BANK lending in Singapore managed a return to growth in October from a month ago, boosted by an expansion in building loans that lifted overall business lending.
Loans through the domestic banking unit - which captures lending in all currencies, but reflects mainly Singapore-dollar lending - stood at S$672 billion, up from S$670 billion a month ago, preliminary data from the Monetary Authority of Singapore showed on Friday.
This represented a 0.3 per cent expansion in October from September, reversing from a 0.1 per cent fall a month ago.
Building and construction loans, the single-largest business lending segment, gained 2 per cent to S$133 billion in October, in contrast to the slight 0.1 per cent contraction in September. This, alongside gains in manufacturing loans and lending to oil-and-gas firms as well as other transport-related firms, helped to offset declines in lending to trading firms and financial institutions. All in, business lending was up 0.5 per cent to S$406 billion in October from September, again reversing from a contraction in September over the previous month.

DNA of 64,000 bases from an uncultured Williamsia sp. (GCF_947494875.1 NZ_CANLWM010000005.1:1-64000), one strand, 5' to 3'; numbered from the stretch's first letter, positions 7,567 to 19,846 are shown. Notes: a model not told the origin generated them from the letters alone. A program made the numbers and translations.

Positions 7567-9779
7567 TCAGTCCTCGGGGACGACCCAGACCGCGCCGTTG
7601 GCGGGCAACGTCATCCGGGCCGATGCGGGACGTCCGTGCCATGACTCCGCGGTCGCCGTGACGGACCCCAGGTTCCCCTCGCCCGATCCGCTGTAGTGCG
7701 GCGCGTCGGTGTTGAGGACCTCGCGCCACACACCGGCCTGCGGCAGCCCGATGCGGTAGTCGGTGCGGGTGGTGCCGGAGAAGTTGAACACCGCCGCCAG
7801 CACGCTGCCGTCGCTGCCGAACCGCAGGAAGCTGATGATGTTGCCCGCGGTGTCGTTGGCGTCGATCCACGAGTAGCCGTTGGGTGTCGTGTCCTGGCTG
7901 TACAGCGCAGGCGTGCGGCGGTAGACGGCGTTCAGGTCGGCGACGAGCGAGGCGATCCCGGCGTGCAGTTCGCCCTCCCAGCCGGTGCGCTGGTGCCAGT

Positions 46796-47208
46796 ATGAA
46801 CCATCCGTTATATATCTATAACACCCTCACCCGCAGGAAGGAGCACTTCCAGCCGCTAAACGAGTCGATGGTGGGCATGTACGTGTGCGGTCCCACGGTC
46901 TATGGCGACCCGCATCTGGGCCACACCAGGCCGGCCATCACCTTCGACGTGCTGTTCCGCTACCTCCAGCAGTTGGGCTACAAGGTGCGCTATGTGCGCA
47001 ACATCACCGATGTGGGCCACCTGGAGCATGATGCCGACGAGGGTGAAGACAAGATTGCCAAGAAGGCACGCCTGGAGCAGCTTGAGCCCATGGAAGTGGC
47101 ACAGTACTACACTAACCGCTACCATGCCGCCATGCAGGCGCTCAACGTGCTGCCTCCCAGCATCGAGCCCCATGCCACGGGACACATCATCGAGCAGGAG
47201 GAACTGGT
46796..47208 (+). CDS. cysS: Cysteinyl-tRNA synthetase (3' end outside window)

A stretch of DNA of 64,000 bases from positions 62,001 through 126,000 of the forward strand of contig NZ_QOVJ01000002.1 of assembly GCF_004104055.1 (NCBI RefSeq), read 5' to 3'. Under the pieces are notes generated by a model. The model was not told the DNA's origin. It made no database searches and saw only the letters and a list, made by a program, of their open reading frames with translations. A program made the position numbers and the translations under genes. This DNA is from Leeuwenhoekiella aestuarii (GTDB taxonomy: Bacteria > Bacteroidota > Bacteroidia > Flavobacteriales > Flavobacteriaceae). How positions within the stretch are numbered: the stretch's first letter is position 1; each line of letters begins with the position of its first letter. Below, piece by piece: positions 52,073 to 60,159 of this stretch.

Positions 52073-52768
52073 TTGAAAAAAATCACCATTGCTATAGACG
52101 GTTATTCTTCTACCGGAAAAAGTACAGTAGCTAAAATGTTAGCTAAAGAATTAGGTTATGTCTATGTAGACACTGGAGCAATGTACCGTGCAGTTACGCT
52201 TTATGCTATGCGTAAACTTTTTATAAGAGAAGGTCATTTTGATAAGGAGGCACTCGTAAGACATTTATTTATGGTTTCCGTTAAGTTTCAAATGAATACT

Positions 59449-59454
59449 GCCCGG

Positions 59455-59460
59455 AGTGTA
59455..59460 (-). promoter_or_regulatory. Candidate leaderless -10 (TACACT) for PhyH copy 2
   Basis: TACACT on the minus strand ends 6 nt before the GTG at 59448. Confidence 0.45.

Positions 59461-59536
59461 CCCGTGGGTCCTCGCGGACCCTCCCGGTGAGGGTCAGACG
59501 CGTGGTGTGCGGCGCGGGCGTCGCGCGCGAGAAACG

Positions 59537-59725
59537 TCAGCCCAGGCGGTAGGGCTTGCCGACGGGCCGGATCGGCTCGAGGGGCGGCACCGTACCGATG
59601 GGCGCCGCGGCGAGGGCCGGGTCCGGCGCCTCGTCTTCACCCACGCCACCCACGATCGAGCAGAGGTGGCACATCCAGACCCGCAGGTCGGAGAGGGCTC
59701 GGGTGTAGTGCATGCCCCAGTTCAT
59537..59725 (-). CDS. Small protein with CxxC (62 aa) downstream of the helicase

Total consumer loans were mildly up 0.1 per cent to S$266 billion in October from a month ago, weakening from the 0.2 per cent growth in September.
This came as mortgages saw flat growth and ended the month at S$204 billion. DBS, Singapore's biggest mortgage provider, had said in November that the mortgage business is expected to slow down more than earlier expected, given this year's cooling measures.
From a year ago, total lending rose 3.4 per cent, weaker than the 4.5 per cent gain posted in September.